"text/plain;charset=utf-8" text/plain;
		server {
		listen               80;
		client_max_body_size 10M;
		# Proxy pass to servlet container
		location / {
			proxy_pass                http://localhost:8080/;
			proxy_redirect            off;
			proxy_set_header          Host               $host;
			proxy_set_header          X-Real-IP          $remote_addr;
			proxy_set_header          X-Forwarded-For    $proxy_add_x_forwarded_for;
			proxy_set_header          X-Forwarded-Proto  http;
			proxy_buffer_size         128k;
			proxy_buffers             8 128k;
			proxy_busy_buffers_size   256k;
			proxy_cookie_path         ~*^/(.*) "/$1; SameSite=Lax";

nginx can now be started, reloaded and stopped with the following commands:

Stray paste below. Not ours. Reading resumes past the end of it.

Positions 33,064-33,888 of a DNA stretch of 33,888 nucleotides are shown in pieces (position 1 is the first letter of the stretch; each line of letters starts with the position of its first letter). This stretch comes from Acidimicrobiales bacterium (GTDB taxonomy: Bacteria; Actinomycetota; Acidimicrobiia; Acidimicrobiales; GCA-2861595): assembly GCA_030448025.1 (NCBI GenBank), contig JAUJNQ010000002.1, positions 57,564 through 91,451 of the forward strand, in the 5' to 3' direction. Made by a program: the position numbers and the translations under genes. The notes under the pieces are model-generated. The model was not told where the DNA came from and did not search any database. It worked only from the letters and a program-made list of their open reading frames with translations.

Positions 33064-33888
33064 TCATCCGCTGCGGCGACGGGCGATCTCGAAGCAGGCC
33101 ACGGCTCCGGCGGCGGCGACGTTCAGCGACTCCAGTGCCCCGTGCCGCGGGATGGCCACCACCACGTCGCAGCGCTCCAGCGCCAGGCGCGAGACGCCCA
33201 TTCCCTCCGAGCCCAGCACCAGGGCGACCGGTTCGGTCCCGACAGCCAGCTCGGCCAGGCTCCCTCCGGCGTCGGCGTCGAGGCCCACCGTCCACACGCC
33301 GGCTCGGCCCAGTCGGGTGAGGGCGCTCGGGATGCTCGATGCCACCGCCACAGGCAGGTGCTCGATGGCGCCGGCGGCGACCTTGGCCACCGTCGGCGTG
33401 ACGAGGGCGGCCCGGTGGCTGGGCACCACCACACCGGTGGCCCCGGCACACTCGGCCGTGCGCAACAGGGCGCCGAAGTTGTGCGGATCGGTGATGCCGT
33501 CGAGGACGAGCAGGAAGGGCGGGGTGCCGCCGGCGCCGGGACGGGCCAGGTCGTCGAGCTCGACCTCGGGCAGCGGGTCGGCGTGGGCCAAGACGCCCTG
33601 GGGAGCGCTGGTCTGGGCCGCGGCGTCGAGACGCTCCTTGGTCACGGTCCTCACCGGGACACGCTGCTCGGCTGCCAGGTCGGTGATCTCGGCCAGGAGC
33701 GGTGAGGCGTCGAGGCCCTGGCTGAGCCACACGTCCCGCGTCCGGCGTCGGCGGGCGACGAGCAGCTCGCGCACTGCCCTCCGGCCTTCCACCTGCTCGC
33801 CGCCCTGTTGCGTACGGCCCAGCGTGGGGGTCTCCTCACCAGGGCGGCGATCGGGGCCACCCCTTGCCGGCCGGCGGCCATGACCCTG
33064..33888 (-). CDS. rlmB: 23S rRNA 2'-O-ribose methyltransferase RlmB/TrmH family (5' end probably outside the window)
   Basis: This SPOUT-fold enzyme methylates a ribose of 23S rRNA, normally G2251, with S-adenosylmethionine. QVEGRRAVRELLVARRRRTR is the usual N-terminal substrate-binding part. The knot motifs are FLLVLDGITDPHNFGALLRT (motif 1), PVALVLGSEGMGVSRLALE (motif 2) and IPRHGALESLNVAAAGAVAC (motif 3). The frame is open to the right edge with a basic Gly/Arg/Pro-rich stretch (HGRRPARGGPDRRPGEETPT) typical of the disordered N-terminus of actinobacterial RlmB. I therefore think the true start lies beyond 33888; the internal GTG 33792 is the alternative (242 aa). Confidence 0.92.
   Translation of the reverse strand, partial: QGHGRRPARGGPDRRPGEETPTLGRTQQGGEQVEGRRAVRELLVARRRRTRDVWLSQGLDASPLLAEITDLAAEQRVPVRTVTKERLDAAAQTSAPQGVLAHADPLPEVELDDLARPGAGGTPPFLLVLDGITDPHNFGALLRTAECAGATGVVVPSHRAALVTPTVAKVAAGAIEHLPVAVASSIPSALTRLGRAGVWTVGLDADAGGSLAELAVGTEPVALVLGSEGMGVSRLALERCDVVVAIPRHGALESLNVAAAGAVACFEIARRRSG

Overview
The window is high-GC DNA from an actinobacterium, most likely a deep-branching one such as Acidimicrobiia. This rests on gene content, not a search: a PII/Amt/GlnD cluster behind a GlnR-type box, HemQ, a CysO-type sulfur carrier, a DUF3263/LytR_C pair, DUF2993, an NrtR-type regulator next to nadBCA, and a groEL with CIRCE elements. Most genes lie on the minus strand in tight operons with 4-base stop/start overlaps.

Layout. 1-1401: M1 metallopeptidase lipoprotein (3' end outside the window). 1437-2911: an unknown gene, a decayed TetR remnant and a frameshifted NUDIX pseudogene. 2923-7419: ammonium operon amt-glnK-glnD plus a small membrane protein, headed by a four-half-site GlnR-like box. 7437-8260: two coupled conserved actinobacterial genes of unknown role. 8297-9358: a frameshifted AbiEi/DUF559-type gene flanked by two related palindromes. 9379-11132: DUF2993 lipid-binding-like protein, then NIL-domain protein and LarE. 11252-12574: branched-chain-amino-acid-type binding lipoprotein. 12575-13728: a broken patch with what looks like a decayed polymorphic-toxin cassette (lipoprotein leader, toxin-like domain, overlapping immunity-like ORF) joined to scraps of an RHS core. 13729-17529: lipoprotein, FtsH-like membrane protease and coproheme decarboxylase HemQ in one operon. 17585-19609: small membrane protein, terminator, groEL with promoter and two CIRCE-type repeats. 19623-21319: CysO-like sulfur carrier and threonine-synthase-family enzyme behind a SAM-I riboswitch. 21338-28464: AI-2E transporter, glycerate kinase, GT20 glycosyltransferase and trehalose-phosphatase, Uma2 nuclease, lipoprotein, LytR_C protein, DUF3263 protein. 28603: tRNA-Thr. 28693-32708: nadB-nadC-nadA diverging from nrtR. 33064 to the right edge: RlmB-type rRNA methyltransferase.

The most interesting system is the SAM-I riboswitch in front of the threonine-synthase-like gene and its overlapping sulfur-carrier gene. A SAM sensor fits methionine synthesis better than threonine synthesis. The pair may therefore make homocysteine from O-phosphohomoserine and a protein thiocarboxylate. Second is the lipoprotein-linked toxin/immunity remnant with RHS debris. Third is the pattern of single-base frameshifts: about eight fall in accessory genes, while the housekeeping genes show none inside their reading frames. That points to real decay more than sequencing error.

sudo /etc/init.d/nginx start
sudo /etc/init.d/nginx reload
sudo /etc/init.d/nginx stop

---- To make sure nginx boots upon startup or reboot, do this: ----

sudo systemctl edit nginx

then paste in:



To check to make sure this was applied use this command:

sudo service --status-all

To verify nginx is running with:

systemctl status nginx

To test nginx’s restart capablities kill it via

pkill -f nginx

If NGINX is down due to, e.g. the OOM killer, it will be restarted after dying. If you have a configuration error in NGINX, it will not be restarted, of course. Used the 2nd answer here: amazon web services - How to automatically restart Nginx when it goes down - Server Fault

— To start DHIS2 at server startup or reboot use crontab Crontab Reboot: Execute a Job Automatically at Boot | phoenixNAP ----

crontab -e
1 (Choose your fav text editor, in my case nano) 

@reboot sudo -u dhis /home/dhis/tomcat-dhis/bin/

— Last but not least, make sure to log into the new DHIS2 instance and changed admin password to be something other than the default —

Default login details:
Username: admin
Password: district